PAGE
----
To learn more about these licenses, please visit our “FAA Licensing” page here.

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Which do I need, a ground or aerial pesticide applicators license?

Unfortunately the answer here is not black and white; the various, relevant governing bodies are still not completely on the same page about this. Some states have explicitly declared that you specifically need an aerial applicators license in order to operate spray drones; others don’t have explicit rulings on the topic yet and are (at least for the moment) allowing people to operate with either the ground or aerial pesticide applicators license.

Our advice would be that you should go ahead and obtain the aerial pesticide applicators license because we believe that will eventually be a standardized, legal requirement across all of the US.

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Is insurance required?

While neither the FAA Part 107 nor the FAA Part 137 explicitly require you to possess insurance, most states will require you to have liability insurance in order to obtain your pesticide applicator license. Thus, in effect, you are required to have some form of liability insurance in order to legally utilize our spray drones but the specific coverage needed may vary state by state.

Applications

Disclaimer

Hylio has been operating in the UAS agricultural application sector for several years. We employ licensed pesticide applicators and professional agronomists on our team and have drawn from their expertise and direct experiences in the field to offer the guidance posted below. With that being said, crop treatment practices can vary widely and depend on a number of factors including climate, region, crop, local laws and regulations, and more. You should always consult with a licensed agronomist and/or pesticide applicator in your state of operation before executing any crop treatment. Additionally, you should always consult the relevant government bodies before you begin pesticide application via UAS so that you are well informed of all of the regulations and laws governing the practice in your area. These government bodies can include, but are not limited to: your local FAA branch office (Flight Standards District Office), your state’s department of agriculture, and/or your county’s agricultural offices.

The advice contained within this FAQ is well established from Hylio’s and Hylio’s customers experiences spanning across several states and countries over several years. However, the advice below is not (and is not to be considered) formal legal counsel nor official agronomic recommendations. At the end of the day, it is your responsibility as the end user to determine whether or not your treatment plan is legal and technically sound.

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Is it legal to fly and apply with your drones?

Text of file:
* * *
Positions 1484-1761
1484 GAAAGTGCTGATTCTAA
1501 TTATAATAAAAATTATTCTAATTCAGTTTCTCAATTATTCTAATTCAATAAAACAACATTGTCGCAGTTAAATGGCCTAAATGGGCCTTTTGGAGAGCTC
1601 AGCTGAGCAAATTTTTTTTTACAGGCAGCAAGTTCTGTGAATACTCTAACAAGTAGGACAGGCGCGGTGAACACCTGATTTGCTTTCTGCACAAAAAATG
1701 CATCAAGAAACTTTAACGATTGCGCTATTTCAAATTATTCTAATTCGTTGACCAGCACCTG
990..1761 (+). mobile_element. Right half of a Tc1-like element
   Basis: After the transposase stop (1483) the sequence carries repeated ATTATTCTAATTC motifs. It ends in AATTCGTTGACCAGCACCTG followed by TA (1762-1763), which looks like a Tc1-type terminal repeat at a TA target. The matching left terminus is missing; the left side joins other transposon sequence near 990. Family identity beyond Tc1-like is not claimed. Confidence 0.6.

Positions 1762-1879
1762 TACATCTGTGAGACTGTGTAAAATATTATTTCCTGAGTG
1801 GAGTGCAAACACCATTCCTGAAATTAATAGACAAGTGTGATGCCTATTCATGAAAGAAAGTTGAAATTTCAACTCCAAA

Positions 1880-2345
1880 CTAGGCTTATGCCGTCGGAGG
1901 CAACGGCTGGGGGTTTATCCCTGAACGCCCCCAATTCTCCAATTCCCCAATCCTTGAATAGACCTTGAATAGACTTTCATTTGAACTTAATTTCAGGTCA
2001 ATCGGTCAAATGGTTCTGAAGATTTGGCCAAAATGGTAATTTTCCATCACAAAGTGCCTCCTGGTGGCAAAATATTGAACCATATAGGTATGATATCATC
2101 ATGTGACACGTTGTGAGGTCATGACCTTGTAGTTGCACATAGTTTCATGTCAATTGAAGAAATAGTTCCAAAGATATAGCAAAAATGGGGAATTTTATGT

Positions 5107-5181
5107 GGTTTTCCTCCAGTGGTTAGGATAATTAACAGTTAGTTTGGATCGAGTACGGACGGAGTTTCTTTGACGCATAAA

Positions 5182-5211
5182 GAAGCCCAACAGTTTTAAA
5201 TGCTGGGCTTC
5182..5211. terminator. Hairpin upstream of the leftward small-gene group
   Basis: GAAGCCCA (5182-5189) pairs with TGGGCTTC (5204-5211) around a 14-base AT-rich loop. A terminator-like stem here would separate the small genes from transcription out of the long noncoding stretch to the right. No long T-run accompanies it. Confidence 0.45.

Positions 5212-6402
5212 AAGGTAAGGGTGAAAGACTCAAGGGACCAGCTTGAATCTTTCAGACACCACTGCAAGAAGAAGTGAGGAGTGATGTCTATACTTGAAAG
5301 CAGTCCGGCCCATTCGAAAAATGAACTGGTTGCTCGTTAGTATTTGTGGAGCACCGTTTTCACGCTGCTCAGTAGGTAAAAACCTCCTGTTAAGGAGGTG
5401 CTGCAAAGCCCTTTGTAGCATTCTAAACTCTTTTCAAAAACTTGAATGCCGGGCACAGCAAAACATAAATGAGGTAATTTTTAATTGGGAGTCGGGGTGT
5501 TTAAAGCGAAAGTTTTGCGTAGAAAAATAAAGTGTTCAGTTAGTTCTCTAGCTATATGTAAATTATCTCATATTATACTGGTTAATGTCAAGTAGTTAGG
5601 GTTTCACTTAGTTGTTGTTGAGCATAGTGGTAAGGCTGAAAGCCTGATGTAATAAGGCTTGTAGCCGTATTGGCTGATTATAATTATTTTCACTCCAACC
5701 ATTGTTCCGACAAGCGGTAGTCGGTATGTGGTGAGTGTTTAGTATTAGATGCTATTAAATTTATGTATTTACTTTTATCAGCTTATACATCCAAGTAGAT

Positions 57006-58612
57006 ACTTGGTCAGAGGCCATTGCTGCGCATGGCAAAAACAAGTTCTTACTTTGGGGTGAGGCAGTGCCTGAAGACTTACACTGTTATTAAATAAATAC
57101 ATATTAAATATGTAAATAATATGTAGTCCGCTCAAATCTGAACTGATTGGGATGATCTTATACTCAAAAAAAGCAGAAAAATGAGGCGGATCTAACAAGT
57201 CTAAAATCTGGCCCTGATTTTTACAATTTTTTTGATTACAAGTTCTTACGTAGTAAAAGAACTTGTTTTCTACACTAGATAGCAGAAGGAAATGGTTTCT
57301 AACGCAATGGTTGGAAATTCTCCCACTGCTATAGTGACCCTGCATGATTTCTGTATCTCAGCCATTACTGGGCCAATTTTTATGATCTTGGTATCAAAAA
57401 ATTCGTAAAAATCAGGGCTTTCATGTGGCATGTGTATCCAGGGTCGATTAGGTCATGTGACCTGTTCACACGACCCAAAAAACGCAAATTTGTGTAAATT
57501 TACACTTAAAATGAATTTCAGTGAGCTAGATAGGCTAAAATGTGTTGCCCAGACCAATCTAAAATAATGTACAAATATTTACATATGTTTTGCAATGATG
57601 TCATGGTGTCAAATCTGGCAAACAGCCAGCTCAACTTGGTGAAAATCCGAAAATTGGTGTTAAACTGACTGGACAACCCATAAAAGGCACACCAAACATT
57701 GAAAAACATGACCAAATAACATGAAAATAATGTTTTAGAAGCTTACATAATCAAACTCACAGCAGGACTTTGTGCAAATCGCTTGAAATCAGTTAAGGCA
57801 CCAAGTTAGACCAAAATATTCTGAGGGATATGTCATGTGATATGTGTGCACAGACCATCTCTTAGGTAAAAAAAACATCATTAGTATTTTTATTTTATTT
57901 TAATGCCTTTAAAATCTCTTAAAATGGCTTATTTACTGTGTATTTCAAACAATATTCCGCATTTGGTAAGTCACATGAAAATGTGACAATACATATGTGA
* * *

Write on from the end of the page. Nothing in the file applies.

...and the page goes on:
Yes, it is perfectly legal to fly and apply with drones as long as you have the necessary licenses. Please visit our FAA Licensing page and/or our Regulations FAQ tab to learn more about the necessary licenses.

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I normally spray more than 10 gallons per acre (GPA) of total solution with my ground rig; how can drones be effective spraying as low as 1 or 2 GPA of solution?

With drones, you are able to safely spray much finer droplets than you would typically spray with traditional methods. These smaller droplets provide much better coverage and product efficacy.

With traditional methods (such as airplanes and ground rigs), you often must utilize coarse (325+ microns) or larger droplets because these devices do not have external methods for controlling drift; they must spray larger, heavier droplets and use drift control agents in an attempt to reduce their drift risk. The major disadvantage of this is that the larger your droplets are, the weaker your coverage is. As a general rule, smaller droplets (very fine > medium) offer better coverage and the only drawback to smaller droplets is that they are more susceptible to drift.

This is where drones come in. Drones have a great system for drift control: the downwash from the drones’ propellers provides 55-350+ pounds (depending on the model) of force to push those smaller droplets downward into the target area. Additionally, drones are precision tools that are able to fly much closer to the top of the crops than manned aerial applicators. The combination of this propeller downwash and the close proximity to the target area allows drones to safely spray very fine to medium droplets that provide much better coverage than their larger counterparts. Furthermore, the downwash has the added benefit of pushing away top layers of foliage so that these smaller droplets are able to penetrate to the bottom and middle of the crop. Whereas normally you may be worried that smaller drops could not penetrate well, the drones’ aerodynamic properties negate that issue.